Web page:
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19 Cards in this Set

  • Front
  • Back
Describe Bruton's agammaglobulinemia
B-cell deficiency; X linked recessive defect in a tyrosine kinase gene asscoaited with low levels of all classes of immunoglobins

Associated with recurrent Bacterial infections after 6 months of age, when levels of maternal IgG antibody decline

"Bacterial infxns in Boys"
Describe Selective imunoglobulin deficiency
deficiency in a specific class of immunoglobulins - possibly due to a defect in isotype switching

Slective IgA deficiency is the most common selective immunoglobulin deficiency

presents with sinus and lung infections
Describe DiGeorge Syndrome (Thymic aplasia)
thymus and parathyroids fail to develop owing to failure of development if the 3rd and 4th pharyngeal pouches

presents with Tetany owing to hypocalcemia

Recurrant viral anf fungal infections due to T-cell deficiency

congenital defects of the Heart and great vessels
Describe Chronic mucocutaneous candidiasis
T cell dysfunction specifically against Candida albicans

presents with skin and mucou membrane Candida infections
Decribe Severe combined immunodeficiency (SCID)
defect in early stem cell differentiation

preent with recurrant viral, bacterial, fungal, and protazoal infections

may have multiple causes (eg, failure to synthesize MHC II antigens, defective IL-2 receptors, or adenosine deaminase deficiency)
Describe Wiskott- Aldrich syndrome
Deficiency of B and T cells

X-linked defect int he ability to mount an IgM response to capsular polysacchrides of bacteria

associated with elevated IgA levels, normal IgE levels and low IgM levels

Triad of symptoms includes recurrant pyogenic Infections, thrombocytopenic Pupura, Eczema (WIPE)
Describe Ataxia telangiectasia
Deficiency of both B and T cells

Defect in the repair nzms with associated IgA deficiency

presentc with cerebellar problems (ataxia) and spider angiomas (telangiectasia)
Describe Chronic Granulomatous disease
phagocytic deficiency

defect in the phagocytosis of neutrophils owing to the lack of NADPH oxidas activity or similar enzymes

presents with marked susceptibility to oppurtunistic infections with bacteria, especially S. aureus and Aspergillus

diagnoses confirmed with negative nitroblue tetrazolium dye reduction test
Describe Chediak-Higashi disease
autosomal recessive disease, phagocytic deficiency

defect in microtubular function and lysosomal emptying of phagocytic cells

presents with recurring pyogenic infections by staphylococci and streptococci
Describe Job's Syndrome
phagocytic deficiency

failure of y-interferon production of helper T cells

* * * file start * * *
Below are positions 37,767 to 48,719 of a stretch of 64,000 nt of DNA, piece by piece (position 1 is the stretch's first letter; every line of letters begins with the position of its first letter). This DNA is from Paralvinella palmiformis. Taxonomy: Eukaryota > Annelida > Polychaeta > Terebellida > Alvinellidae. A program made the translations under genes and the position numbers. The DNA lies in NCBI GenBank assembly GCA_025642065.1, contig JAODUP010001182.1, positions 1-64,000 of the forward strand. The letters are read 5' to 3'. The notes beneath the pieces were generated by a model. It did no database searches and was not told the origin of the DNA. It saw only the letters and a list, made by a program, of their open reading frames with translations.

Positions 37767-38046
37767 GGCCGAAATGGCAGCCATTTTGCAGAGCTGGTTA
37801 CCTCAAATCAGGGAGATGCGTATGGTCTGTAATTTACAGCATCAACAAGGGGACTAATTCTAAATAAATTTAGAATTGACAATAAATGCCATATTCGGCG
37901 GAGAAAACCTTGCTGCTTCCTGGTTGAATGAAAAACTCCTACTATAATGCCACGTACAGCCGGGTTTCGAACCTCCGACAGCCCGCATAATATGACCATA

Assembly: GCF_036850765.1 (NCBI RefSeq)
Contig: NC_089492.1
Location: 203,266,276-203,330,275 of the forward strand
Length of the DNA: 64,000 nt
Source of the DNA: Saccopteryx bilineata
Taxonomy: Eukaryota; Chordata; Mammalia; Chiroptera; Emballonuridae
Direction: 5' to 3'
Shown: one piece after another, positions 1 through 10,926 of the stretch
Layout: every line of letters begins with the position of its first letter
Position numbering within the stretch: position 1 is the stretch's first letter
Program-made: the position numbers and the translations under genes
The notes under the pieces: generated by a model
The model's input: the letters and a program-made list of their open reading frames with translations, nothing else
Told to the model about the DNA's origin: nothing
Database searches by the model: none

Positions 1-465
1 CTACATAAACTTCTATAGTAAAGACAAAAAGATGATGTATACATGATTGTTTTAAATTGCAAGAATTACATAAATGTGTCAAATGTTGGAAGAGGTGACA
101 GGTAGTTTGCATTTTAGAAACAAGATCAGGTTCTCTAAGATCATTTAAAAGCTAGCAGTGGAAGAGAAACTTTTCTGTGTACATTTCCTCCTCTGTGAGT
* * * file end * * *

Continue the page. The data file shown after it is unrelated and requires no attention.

Neutrophils fail to respond to chemotactic stimuli

presents with recurrent "cold" (non-inflamed) staphyloccocal abscesses, eczema, and high levels of IgE
Describe Leukocyte Adhesion deficiency Syndrome
Phagocytic deficiency

Defect in LFA-1 adhesion protiens on phagocytes

presents early in life with many pyogenic infections
Describe Hyper-IgM syndrome
defect in CD40 ligand on CD4 T helper cells lead to instability to calss switch

presents early in life with sever pyogenic infections

high levels IgM, but very low levels of IgG, IgA and IgE
Describe IL-12 receptor deficiency
phagocytic deficiency

present with disseminated mycobacterial infections
What disorder is associated with each of the following types of Autoantibodies...?

1. Antinuclear antibodies (ANA)
2. Anti-dsDNA, anti-Smith
3. Antihistone
4. Anti-IgG
5. Antineutrophil cytoplasmic antibodies (ANCA)
6. Anticentromere
1. SLE

2. speceific for SLE

3. drug induce lupus

4. (rheumatoid factor)Rheumatoid Arthritis

5. vasculitis

6. scleroderma (CREST)
What disorder is associated with each of the following types of Autoantibodies...?

1. Anti-Scl-70
2. Antimitochondrial
3. Antigliadin
4. Anti-basement membrane
5. Anti-epithelial cell
6. Antimicrosomal
1. Scleroderma (diffuse)

2. primary biliary cirrhosis

3. celiac disease

4. Goodpasture's syndrome

5. Pemphigus vulgaris

6. Hashimotos Thyroiditis
Describe Hyperacute transplant rejection
antibody mediated

due to the presence of preformed anti-donor antibodies in the transplant recipient

occurs within minutes after the transplantation
Describe Acute Rejection
cell mediated due to cytotoxic T lymphocytes reacting against foreign MHCs

occurs within weeks after the transplant

reversible with immunosuppressants such as cyclosporin and OKT3
Describe Chronic Rejection
Antibody mediated vascular damage (fibrinoid necrosis)

occurs months to years after transplantation

Describe Graft vs Host Disease
Grafted immunocompetent T cells proliferate in the irradiated immunocompromised host and reject cells with foreign proteins, resulting in severe organ dysfunction

major symptoms include a maculopapular rash, jaundice, hepatosplenomegaly, and diarrhea